STANLEY, Sir Edward, 5th Bt. (1689-1776), of Bickerstaffe, Lancs.
Available from Boydell and Brewer
Family and Education
b. 17 Sept. 1689, 1st s. of Sir Thomas Stanley, 4th Bt. M.P., of Bickerstaffe by his 1st w. Elizabeth, da. and h. of Thomas Patten, M.P., of Preston, Lancs. educ. Macclesfield sch. Cheshire; Sidney Sussex, Camb. 1707. m. 14 Sept. 1714, Elizabeth, da. and h. of Robert Hesketh of Rufford, Lancs., 3s. d.v.p. 6da. suc. fa. 7 May 1714; his distant cos. James Stanley, M.P., 10th Earl of Derby, as 11th Earl, 1 Feb. 1736.
Sheriff, Lancs. 1722-4; mayor, Preston 1731-2; ld. lt. Lancs. 1742-57, 1771-d.
Returned unopposed for Lancashire as an opposition Whig, Stanley voted consistently against the Government. Three speeches of his are recorded: for a pension bill, 31 Jan. 1733, moving for a committee to inquire into frauds in the customs, 19 Apr. 1733, and for the repeal of the Septennial Act, 13 Mar. 1734.1 After succeeding to the earldom, he took little part in national politics. During the Forty-five, as lord lieutenant, he complained that he was sent no advice or information by the Government:
That I should be forgot is no wonder, having never had any interest, and very little acquaintance among the great ones, however what I can do for the service of my king and country shall never be wanting.2
On receiving orders from the Government to call out the militia he wrote to Newcastle, 15 Nov. 1745:
I wish our militia could be made of use ... but as our 14 days’ pay (which being known not to be strictly legal was unwillingly paid by some towns) will expire on the 25th, which I fear is sooner than the King’s troops can arrive among us, I hope, if it be the opinion of the Council, that the other 14 days be ordered.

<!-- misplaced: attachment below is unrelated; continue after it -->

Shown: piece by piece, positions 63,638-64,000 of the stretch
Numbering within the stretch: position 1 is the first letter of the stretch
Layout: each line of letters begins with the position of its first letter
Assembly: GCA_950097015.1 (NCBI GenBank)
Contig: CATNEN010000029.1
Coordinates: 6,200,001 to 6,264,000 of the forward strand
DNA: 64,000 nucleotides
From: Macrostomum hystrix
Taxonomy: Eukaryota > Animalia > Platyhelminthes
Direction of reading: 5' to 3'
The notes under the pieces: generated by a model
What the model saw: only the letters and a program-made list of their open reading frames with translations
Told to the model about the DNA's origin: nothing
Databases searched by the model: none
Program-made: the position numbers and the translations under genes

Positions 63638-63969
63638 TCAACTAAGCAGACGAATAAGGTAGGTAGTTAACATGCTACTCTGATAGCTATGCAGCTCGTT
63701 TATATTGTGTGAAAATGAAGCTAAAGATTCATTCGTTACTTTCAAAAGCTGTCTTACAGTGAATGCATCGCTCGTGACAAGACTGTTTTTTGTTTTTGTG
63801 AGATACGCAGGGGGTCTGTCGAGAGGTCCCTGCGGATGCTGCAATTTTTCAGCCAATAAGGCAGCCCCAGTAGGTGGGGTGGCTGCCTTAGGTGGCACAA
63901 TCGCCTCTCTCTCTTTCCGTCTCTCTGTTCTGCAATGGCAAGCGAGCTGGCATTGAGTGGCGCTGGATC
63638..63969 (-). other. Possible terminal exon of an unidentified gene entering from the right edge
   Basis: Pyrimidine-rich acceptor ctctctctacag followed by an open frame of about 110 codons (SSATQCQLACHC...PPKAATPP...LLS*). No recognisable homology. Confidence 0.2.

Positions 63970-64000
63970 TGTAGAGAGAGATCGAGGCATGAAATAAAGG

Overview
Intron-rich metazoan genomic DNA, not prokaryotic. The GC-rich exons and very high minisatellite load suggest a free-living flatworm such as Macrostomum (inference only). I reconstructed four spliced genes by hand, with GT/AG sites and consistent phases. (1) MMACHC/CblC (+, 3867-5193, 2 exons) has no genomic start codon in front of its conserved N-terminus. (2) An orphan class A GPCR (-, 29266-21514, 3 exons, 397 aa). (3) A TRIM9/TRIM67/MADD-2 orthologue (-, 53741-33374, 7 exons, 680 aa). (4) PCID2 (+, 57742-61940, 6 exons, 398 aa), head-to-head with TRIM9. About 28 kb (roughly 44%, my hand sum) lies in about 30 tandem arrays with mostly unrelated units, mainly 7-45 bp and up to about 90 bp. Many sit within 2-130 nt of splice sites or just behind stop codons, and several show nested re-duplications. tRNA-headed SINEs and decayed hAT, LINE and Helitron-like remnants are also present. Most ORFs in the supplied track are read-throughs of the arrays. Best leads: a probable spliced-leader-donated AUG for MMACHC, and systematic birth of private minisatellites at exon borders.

Although an Act of Parliament was passed to meet this difficulty, he disbanded the militia, explaining, 24 Nov.:
I think it can scarce be expected by anybody that a raw undisciplined militia, consisting of foot, without any one that knows how to command, would be able to prevent the advance of an army seven or eight times their number, and this not only the opinion of me, but of several deputy lieutenants and officers who happen to be with me. Liverpool is certainly not tenable, nor is there any place of strength for us to have retired to ... As for myself, I am going to Manchester, my present purpose being to proceed to London, not seeing how it is in any way in my power or any of the friends of the Government, to be longer serviceable to the country in which my fortune lies, or the nation in general, and therefore I think I am at liberty to save myself from the hands of those whose religion of course makes them enemies to the constitution, under which they live, with which sort of person this country does but too much abound.3
His political attitude is shown in a letter he wrote to Thomas Bootle in 1747:
You judge right in imagining a Whig Parliament would be my choice, and much to my satisfaction, could such a number of independents as would fill the House be found in Britain, but I have seen enough to observe that such a blessing is not to be hoped for, and am therefore pretty indifferent who are our representatives, so long as there is no danger of a Tory Parliament, and so long as the only contest is who shall hold their places, or who shall undermine them, which seems to have been the sole aim of our great men for many years past.4
He retained the lord lieutenancy until 1757, when he resigned it to his son, Lord Strange, on whose death in 1771 he resumed it till his own, 22 Feb. 1776.